Today is Australia Day.
Except that for many, Australia Day is known as Survival Day or Invasion Day- the anniversary of white Europeans invading the country we now call home. On this day, in 1788, Captain Arthur Phillip took possession of the colony of New South Wales and raised the British flag for the first time in Sydney Cove. Along with a British flag, they brought weapons, diseases, their own laws, religion and more. Those first invaders cast a long shadow; the legacy of their actions still impacts the lives of Indigenous people today.
The arrival of white people and what they did to “settle” here is most likely the reason I am here today. My English ancestors came out well after the First Fleet but if things were different, who is to say what they might have done? As a white person with a vague bit of English blood flowing through my veins (together with German, Serbian and who knows what else), I’m pretty sure that the Australia I have lived in all my life would be a different place if the British had chosen a different place to send their criminals.
Would it be better or worse? Could white people have come to live here peacefully under the sovereignty of Indigenous Australian people? Or would someone else have come along and been just as brutal as the English? Would we all be speaking French?
We can never know because history can’t be changed. And when it comes to history, Australia’s is relatively recent and gut-wrenching to examine. Indigenous Australians were quite literally slaughtered. Entire communities were wiped out. I could never quite understand how people could come here and simply take the land and kill it’s inhabitants. It’s hard to fathom when you have been raised with the knowledge that Indigenous Australians are, you know, actual people. I guess that arriving on a ship and declaring a country yours, despite the people already living there for 50,000 odd years, means you probably don’t actually consider those people to be fully human. I guess it was easy enough to do when just a few years before, that very land had been declared terra nullius– “land belonging to no one”.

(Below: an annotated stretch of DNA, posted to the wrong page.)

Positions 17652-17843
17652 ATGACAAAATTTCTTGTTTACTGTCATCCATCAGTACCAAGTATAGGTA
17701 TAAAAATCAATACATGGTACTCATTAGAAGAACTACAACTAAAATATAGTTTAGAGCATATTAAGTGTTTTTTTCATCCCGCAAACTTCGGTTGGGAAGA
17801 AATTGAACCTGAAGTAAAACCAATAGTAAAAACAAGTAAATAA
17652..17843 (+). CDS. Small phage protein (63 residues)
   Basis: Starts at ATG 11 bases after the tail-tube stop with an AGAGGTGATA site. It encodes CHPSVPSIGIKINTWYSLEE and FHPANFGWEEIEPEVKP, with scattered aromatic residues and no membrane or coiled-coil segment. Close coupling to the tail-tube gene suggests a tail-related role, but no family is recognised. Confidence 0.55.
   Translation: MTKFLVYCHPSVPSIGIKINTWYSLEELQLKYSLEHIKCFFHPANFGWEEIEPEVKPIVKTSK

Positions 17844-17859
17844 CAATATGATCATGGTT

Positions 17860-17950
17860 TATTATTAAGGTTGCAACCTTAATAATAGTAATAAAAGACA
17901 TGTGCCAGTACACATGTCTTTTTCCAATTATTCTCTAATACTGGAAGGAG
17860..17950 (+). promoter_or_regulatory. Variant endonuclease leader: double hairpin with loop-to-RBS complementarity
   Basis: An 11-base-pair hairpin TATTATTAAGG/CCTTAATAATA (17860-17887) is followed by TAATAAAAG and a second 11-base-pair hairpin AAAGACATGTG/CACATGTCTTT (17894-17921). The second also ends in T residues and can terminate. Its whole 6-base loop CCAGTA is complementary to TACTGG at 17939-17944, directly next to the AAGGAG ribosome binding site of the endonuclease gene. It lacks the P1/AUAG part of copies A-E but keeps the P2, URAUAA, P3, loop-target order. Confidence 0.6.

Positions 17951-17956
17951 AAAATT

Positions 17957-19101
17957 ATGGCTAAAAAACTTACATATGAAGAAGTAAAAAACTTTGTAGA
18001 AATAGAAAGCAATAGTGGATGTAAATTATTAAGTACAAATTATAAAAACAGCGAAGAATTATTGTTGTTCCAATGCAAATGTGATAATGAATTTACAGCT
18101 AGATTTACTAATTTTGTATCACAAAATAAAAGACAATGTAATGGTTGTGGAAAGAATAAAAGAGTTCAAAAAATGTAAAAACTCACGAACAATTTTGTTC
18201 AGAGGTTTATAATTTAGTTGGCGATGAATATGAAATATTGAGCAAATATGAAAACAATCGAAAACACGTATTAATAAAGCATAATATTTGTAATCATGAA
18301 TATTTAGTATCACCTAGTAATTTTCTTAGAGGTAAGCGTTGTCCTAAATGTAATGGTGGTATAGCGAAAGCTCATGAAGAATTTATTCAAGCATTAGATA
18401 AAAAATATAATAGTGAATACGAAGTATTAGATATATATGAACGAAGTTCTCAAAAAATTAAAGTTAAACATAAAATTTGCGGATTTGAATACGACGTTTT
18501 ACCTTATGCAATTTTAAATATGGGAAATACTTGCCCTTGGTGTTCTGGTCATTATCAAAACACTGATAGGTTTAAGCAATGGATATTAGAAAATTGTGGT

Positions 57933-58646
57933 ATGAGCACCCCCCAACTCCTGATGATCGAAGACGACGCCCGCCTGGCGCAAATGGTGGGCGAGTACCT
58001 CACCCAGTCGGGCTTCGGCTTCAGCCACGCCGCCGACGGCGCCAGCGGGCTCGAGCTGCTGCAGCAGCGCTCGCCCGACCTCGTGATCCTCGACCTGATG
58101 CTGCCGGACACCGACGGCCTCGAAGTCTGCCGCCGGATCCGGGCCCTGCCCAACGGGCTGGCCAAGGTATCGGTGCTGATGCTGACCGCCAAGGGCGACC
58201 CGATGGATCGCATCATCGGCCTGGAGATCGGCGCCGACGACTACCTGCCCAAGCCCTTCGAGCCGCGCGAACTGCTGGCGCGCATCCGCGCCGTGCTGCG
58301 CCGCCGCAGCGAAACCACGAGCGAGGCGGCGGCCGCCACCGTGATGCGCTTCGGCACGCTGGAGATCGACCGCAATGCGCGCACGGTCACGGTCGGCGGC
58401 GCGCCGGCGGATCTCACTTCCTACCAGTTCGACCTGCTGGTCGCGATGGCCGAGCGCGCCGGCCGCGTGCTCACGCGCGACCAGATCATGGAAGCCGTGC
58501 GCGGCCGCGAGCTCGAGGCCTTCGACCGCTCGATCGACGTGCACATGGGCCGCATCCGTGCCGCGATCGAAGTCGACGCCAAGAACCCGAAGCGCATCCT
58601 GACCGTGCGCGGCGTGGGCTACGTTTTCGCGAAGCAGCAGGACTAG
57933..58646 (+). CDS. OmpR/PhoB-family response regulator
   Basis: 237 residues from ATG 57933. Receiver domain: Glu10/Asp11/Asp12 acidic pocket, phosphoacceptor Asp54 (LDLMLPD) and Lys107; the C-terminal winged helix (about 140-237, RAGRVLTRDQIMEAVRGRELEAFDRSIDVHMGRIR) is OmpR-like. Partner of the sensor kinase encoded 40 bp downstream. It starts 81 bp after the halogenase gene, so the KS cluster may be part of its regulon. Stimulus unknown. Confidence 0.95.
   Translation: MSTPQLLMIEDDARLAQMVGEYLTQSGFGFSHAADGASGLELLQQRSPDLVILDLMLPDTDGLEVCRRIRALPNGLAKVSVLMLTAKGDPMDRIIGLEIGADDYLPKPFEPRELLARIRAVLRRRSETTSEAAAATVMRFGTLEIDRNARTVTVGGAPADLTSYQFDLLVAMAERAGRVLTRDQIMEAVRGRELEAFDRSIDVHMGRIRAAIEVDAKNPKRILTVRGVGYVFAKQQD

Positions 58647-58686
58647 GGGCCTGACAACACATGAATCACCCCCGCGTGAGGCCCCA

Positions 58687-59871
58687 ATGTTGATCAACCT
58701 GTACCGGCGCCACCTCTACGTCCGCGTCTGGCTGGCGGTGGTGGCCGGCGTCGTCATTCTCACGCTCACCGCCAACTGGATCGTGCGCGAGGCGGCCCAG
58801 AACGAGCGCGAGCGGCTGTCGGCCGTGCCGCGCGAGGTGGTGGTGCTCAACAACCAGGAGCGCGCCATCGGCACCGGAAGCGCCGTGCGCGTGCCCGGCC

The date is an odd one on more than one level, when you think about it. Barbecues and plastic flags to commemorate the day that a ship full of people in chains arrived. Many were sentenced to transportation for minor offences that spoke of their poverty and desperation more than their criminality. Australia flag tee-shirts and drinking beer out of an esky at the park to celebrate the day that the British arrived and simply took over an occupied land.It’s been over 20 years since the High Court recognised that Captain Cook’s declaration of terra nullius was a convenient fiction for the British. Arrernte writer Celeste Liddle believes that, more important than changing dates, we should be engaged in negotiating a treaty over land rights. Listening to people like her, that take the time to help educate us, I have to agree. There is a lot to be done to achieve real reconciliation. A big part of reconciliation is acknowledging the past in order to move forward. It would seem that this is a big part of where we are falling down. The date we celebrate is not the biggest impediment to reconciliation.
But it’s still an impediment.
There are calls every year to change the date of Australia Day. Yes, it would be largely symbolic, but wouldn’t it also be respectful? Isn’t it long overdue? When Indigenous communities keep voicing that celebrating on this day is an affront to them, that this is a day of mourning for them, shouldn’t we all be listening, rather than shouting at them to “Get over it!”?
I’d love to hear those dismissive voices telling Indigenous communities to “Get over it” to pause long enough to hear their own arrogance. To be startled into silence by it and to begin to listen, instead. Imagine if our government could acknowledge the past fully and really work towards reconciliation. Land rights, collaborative approaches to helping Indigenous communities, an end to discrimination.
It’s doubtful that I’ll see all of these things in my lifetime. But I do hope to see some of them. We could change the date, for starters.
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